I do not want this to be a Luddite’s rant against drones. Far from it; drones have useful purposes. While drone capabilities were honed in war, their peaceful use should be considered. There is no reason why realtors, insurers, surveyors and others should not have a shot at making their case to use drones in the course of their legitimate business. However, there will be others who use drones in less than legal ways, and we must provide some guidance to insurers and others what constitutes legal and authorized use. We must also have means within each drone’s system that provide credible and legal evidentiary documentation of use: authorized, legal or not. Because the drone increases the field of vision for its user, issues of privacy and legitimate acquisition of images and other information by authorities needs to be spelled out. Disposal of drones must also be spelled out in regulations so that they or any remnant information are destroyed so that they do not get into the wrong hands.
The question isn’t whether drones will be used for legitimate business reasons; the question is when. Because they increase the visibility of their users, issues are raised in the area of privacy that require discussion and perhaps court attention. There is also the unknown, the psychological—the vulture drones over the tornado-stricken town. People in war zones have learned to fear the drones because they are harbingers of death. Granted, we have not experienced drone warfare in the U.S., but we know that they have been used as impersonal killers in other places. Unlike whirring helicopters and buzzing planes, they are small, quiet, can hover low to the ground and will interface with individuals. What will we think of the drone climbing outside of our apartment building with its dark camera lens pointed directly at us? Will we think Big Brother, or will we come to accept this new technology as we have the convenience store video camera or the red-light camera at the busy intersection?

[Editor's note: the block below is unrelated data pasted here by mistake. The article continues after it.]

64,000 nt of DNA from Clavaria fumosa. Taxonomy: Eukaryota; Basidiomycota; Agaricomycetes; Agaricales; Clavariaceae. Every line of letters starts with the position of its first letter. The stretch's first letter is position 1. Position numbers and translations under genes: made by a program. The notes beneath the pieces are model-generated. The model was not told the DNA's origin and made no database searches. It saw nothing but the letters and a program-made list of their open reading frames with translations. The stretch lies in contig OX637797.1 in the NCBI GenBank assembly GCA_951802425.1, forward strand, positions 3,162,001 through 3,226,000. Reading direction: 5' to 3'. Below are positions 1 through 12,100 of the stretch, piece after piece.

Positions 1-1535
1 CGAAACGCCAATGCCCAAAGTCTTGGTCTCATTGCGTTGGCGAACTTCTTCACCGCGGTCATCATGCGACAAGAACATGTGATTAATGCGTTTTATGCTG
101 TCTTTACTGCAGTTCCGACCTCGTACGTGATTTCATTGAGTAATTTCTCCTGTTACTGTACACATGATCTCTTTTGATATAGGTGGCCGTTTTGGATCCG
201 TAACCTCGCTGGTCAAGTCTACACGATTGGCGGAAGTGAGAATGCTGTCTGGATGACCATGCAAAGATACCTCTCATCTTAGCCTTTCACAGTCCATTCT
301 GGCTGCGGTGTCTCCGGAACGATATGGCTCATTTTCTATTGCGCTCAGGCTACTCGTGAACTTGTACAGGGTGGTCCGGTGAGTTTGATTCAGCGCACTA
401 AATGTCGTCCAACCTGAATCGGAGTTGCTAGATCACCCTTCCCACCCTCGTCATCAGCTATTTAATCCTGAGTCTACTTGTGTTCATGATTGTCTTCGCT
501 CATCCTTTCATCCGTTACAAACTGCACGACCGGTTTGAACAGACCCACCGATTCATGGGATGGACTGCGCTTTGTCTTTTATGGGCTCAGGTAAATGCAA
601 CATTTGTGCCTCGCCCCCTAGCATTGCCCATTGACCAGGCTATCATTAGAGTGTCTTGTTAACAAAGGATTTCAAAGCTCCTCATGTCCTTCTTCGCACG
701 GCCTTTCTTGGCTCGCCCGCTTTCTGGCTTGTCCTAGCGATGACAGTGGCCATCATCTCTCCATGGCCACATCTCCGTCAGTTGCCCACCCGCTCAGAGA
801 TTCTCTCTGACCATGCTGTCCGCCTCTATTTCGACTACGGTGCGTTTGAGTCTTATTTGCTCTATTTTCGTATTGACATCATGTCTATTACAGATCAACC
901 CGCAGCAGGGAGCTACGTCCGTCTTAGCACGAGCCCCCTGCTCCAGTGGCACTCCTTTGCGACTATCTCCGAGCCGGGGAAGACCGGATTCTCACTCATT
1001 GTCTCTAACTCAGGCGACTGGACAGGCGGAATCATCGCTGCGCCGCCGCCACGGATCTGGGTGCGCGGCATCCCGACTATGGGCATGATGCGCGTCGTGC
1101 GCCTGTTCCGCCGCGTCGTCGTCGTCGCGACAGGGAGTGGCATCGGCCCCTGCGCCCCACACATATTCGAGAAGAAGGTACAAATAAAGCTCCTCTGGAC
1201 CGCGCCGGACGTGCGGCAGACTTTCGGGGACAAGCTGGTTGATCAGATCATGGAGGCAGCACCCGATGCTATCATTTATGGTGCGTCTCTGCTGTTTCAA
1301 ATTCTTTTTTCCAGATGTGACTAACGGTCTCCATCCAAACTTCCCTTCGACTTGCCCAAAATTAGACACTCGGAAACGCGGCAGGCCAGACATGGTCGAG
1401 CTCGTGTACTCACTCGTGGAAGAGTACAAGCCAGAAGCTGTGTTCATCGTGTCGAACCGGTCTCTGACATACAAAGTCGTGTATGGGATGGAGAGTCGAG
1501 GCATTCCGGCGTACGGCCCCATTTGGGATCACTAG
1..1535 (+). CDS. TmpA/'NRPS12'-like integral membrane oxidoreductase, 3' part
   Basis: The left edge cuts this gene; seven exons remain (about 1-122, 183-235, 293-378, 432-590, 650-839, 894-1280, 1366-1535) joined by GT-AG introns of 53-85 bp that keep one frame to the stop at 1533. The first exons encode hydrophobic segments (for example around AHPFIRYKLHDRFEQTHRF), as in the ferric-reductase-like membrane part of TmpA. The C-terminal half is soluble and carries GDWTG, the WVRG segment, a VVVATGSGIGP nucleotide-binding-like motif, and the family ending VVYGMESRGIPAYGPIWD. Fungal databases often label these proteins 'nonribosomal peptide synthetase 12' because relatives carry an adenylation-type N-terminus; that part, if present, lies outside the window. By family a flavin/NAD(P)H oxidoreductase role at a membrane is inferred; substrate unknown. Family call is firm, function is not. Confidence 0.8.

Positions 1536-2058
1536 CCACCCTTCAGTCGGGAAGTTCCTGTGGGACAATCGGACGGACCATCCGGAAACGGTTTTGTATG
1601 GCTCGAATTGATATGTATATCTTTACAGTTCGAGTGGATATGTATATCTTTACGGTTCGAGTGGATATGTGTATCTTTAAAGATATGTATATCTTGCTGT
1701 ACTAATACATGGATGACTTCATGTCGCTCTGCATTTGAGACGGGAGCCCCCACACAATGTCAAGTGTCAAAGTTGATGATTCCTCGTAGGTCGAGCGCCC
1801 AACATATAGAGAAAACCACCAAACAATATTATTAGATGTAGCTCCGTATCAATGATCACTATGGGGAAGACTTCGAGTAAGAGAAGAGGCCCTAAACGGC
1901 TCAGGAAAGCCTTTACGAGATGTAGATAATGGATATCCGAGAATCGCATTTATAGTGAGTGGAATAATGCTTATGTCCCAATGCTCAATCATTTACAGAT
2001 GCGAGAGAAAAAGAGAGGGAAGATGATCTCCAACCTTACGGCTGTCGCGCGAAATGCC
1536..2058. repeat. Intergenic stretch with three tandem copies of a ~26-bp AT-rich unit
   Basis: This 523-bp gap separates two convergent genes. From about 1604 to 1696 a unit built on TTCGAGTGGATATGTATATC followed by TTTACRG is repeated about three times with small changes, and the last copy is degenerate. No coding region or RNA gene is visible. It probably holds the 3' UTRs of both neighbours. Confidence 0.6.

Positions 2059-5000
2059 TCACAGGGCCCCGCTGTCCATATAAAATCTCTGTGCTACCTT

These questions must be asked and answered to some satisfaction before we go trundling off and build vast drone fleets. The time is now, because after drones are deployed is not the time to understand that the user has increased his or her company’s risk of lawsuit and even criminal prosecution that has not been properly identified, assessed, and managed.
Select articles and studies of the issues associated with drones.
-- Calo, Ryan. "The Drone as Privacy Catalyst." Stanford Law Review Online 64 (2011): 29-33. Abstract: Associated today with the theater of war, the widespread domestic use of drones for surveillance seems inevitable. Existing privacy law will not stand in its way. It may be tempting to conclude on this basis that drones will further erode our individual and collective privacy. Yet the opposite may happen. Drones may help restore our mental model of a privacy violation. They could be just the visceral jolt society needs to drag privacy law into the 21st century.
-- Cavoukian, Ann. Privacy and Drones: Unmanned Aerial Vehicles. Information and Privacy Commissioner of Ontario, Canada, 2012. Summary: The aim of this paper is to provide a background for general privacy readers, as well as for potential users or regulators of UAV activities, as they relate to the collection, use, and disclosure of personal information.
-- Friedenzohn, Daniel, and Alexander Mirot. "The Fear of Drones: Privacy and Unmanned Aircraft." Journal of Law Enforcement 3, No. 5 (2013): 1-14. Abstract: The article focuses on the consequence of the use of unmanned aircraft systems, (UAS) or drones, planned to be integrated by U.S. in the national space. Topics discussed use of the technology by military forces, confirmation hearings of disclosed by Central Intelligence Agency (CIA) Director John Brennan and degradation of privacy as a result of law enforcement's relation with the use of the UAS.
-- Pasztor, Andy, and John Emshwiller. "Drone Use Takes Off on the Home Front." The Wall Street Journal, April 12, 2012. Issue Discussed: With little public attention, dozens of universities and law-enforcement agencies have been given approval by federal aviation regulators to use unmanned aircraft known as drones, according to documents obtained via Freedom of Information Act requests by an advocacy group.
-- Wesson, Kyle, and Todd Humphreys. "Hacking Drones." Scientific American 309, No. 5 (2013): 55-59. Abstract: The article focuses on the lack of safety measures in drone aircraft. It states that drones can be used in various settings, which include search and rescue operations, scientific research and power line monitoring. Also mentioned are the Modernization and Reform Act of 2012 issued by the U.S. Federal Aviation Administration (FAA), effectiveness of jamming devices in the navigation system of drones and the challenges to balance the economic benefits of drones. considering the public safety.